Justin Rose does a little bit of everything. The 23 year old from New York City started off rapping before gravitating to what he calls the “addicting” process of crafting beats. I met him this past year at SXSW while hanging out at the Illmore after-party, wondering how I was still awake. Since then we have kept in touch as Rose has spread his forward-thinking production across his scene and city, linking up with the likes of NYC up and comer Kris Kasanova which garnered him a track on Peter Rosenberg’s curated mixtape earlier this Summer, as well as doing in-house production for Nakim. When I met him on the front end of 2013 there were still a lot of question marks around both of our futures. Nearly a year later, Rose has found himself bouncing around the vibrant and bubbling New York scene that have many bloggers across the country learning how to spell the word ‘Renaissance’. The growth and uprise of that scene in New York is due in large part to progressive, hungry and cross-platform artists like Rose who are eager to find a way to push the music and culture forward without apology. I was able to catch up with Rose over the phone recently as he was leaving the studio from working on his debut project, RoseWaVve Vol.1. to talk about what the year has been like, what he’s been up to and where things are headed for the young crafter. In exchange, he sent over this video for his track, “PARTY4ME”, which we are premiering here on Ruby Hornet. Give the video a watch below and get to know Justin Rose.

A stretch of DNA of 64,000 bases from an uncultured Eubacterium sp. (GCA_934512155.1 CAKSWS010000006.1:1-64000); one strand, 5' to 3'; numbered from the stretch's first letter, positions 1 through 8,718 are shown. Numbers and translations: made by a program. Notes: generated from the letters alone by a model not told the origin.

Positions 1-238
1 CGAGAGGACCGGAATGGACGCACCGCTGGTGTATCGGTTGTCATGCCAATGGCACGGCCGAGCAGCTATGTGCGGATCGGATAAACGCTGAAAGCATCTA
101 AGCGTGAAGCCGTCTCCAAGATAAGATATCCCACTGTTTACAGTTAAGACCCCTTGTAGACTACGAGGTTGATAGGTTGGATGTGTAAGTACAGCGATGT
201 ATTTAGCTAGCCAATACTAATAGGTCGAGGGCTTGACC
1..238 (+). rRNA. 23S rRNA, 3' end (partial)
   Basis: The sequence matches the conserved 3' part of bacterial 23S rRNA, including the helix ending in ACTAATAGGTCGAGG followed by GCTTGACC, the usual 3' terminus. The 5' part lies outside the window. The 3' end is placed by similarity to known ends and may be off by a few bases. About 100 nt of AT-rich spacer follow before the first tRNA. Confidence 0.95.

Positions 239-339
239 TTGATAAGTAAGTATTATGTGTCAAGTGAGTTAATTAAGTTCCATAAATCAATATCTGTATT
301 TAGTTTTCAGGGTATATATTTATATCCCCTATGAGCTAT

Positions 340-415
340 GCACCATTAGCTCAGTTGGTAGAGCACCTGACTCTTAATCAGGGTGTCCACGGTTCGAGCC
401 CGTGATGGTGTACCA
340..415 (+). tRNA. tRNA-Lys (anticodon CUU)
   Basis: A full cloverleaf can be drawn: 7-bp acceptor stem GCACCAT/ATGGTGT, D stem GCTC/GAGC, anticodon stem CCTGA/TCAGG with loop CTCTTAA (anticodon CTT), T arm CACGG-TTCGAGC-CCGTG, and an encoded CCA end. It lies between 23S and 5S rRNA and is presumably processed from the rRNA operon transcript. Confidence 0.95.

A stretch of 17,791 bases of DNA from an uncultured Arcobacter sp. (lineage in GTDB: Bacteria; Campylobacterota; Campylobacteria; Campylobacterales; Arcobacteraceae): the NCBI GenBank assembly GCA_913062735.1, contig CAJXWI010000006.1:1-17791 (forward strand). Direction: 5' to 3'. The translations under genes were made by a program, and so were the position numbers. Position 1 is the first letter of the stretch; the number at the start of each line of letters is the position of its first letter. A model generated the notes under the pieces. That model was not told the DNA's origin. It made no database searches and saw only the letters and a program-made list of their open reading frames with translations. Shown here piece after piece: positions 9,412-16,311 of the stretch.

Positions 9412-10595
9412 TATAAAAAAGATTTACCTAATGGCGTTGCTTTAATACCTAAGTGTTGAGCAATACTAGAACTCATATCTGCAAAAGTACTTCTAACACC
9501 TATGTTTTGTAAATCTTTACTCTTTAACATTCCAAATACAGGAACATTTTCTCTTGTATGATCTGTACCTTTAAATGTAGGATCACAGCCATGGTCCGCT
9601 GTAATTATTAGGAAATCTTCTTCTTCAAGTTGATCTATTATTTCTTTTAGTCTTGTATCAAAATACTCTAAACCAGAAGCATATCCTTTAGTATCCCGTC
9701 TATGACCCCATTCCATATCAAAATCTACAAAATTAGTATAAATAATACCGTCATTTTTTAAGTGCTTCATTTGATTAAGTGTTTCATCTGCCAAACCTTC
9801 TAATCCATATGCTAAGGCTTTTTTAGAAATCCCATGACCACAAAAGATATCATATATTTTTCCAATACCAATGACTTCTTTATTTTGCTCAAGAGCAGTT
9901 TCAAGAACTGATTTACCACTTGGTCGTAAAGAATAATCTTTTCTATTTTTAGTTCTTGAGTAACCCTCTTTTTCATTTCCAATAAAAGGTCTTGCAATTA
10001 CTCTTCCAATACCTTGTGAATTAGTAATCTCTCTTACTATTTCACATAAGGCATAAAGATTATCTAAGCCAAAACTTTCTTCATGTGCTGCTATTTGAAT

Jake: What’s your process when deciding who to work with?